The exhibition ‘Treasures of China’ featuring several Chinese artefacts including the first display in the Middle East of the renowned terracotta warriors, opens on Wednesday at the Museum of Islamic Art (MIA).
Five pieces from the First Emperor’s Terracotta Army, older than more than 2000 years and dating back to Qin Dynasty in 221-206BC, are among the highlights of the exhibition that runs until January 7, 2017.
There are more than 8,000 terracotta warriors excavated in China so far. The pieces on show at MIA are the sculptors of a general, two soldiers, a shooter and a horse.
Held under the patronage of Qatar Museums’ chairperson, HE Sheikha Mayassa bint Hamad bin Khalifa al-Thani and as part of Qatar China 2016 Year of Culture, the exhibition features 116 art pieces with some of them dating back to the Neolithic Age.
Visitors will get the chance to see treasures from China’s legendary civilisation and meet the terracotta soldiers who guarded a hidden underground empire, transporting visitors on a unique journey back in time to explore the glorious history and heritage of China, spanning 5,000 years. Several of the exhibits also portray a link between the Arab world and China with some of the art pieces displaying some Arabic words or music instruments.
Exhibited at MIA’s Special Exhibitions Gallery, the exhibition is divided into three parts: “The Birth of Civilisation, Ceremonies and Kingdoms”, “Splendid Unification, Prosperity and the Silk Road” and “Porcelain, Imperial China and the Royal Arts”. It involves all major historical periods of ancient China and displays 116 pieces dating from the Neolithic period to the Qing Dynasty, taking audiences through China’s past.
Mansoor bin Ebrahim al-Mahmoud, acting CEO, Qatar Museums said the unique exhibition perfectly expresses the aims and ambitions of the Qatar China 2016 Year of Culture in promoting mutual understanding between the countries.
"We hope that visitors will truly enjoy Treasures of China and leave with a deeper understanding that whilst Qatar and China are two countries that may be far apart, they have more in common than they realise, including shared values based on education, hospitality and cultural curiosity, strong economic ties and positive diplomatic relations that date back to the 1980s.”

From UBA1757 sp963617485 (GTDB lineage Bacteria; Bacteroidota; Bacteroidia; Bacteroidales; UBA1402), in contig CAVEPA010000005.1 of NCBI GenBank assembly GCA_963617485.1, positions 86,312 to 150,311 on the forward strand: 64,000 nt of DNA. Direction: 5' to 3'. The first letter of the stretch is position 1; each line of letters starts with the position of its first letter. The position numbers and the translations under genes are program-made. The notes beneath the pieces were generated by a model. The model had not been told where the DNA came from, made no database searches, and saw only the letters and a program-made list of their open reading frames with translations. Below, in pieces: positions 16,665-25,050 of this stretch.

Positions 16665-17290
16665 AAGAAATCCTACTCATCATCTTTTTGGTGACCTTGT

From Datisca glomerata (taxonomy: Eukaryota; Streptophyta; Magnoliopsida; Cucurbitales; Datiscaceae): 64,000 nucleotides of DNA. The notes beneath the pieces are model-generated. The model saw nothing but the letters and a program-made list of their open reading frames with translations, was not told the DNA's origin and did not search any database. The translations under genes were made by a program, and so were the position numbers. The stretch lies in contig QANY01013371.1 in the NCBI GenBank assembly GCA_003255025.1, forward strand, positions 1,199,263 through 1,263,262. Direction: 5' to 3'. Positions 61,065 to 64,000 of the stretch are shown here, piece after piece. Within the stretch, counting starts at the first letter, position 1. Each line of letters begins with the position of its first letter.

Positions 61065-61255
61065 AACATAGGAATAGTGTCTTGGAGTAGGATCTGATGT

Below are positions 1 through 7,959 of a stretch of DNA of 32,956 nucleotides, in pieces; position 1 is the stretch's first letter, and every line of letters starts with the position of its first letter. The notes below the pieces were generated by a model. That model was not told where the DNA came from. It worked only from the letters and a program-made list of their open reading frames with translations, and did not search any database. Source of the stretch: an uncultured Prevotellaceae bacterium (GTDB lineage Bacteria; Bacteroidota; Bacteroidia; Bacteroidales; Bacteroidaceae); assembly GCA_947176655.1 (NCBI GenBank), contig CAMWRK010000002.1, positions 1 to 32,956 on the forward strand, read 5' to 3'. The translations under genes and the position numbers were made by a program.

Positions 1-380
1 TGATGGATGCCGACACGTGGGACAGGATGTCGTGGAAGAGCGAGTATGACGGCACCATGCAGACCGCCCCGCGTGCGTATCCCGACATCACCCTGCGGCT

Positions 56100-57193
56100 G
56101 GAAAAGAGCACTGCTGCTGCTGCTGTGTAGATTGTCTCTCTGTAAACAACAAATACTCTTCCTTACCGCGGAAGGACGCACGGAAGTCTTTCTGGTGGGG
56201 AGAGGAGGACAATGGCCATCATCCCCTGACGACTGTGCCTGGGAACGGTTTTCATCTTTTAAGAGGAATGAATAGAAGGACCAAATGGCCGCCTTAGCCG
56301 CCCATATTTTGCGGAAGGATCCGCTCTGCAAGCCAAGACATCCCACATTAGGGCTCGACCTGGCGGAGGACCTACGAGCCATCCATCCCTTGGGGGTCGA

Vivid pottery, bronzes, jades, porcelain, gold, silver, enamel and many other exquisite Chinese treasures are on show, selected from five museums and heritage institutions from across China, providing the ideal showcase for Chinese creativity and craftsmanship. Aimed at reflecting the integration between the cultures of the East and the West, the exhibition offers visitors an opportunity to appreciate, embrace and discover the profundity and richness of Chinese culture and traditions from a number of perspectives.
In conjunction with the exhibition, there will be a series of educational programmes and workshops for students, families and schools to enjoy. In November, MIA will hold a four-part workshop, where children will create clay sculptures inspired by the Treasures of China exhibition, learning to use clay tools whilst sculpting miniature flowers and other decorations
Following the success of internationally acclaimed New York based Chinese artist Cai Guo Qiang’s ‘What about the Art? Contemporary Art from China’ exhibition, and the ‘Silks from the Silk Road’ exhibition, Treasures of China is another major highlight of the Qatar China 2016 Year of Culture.
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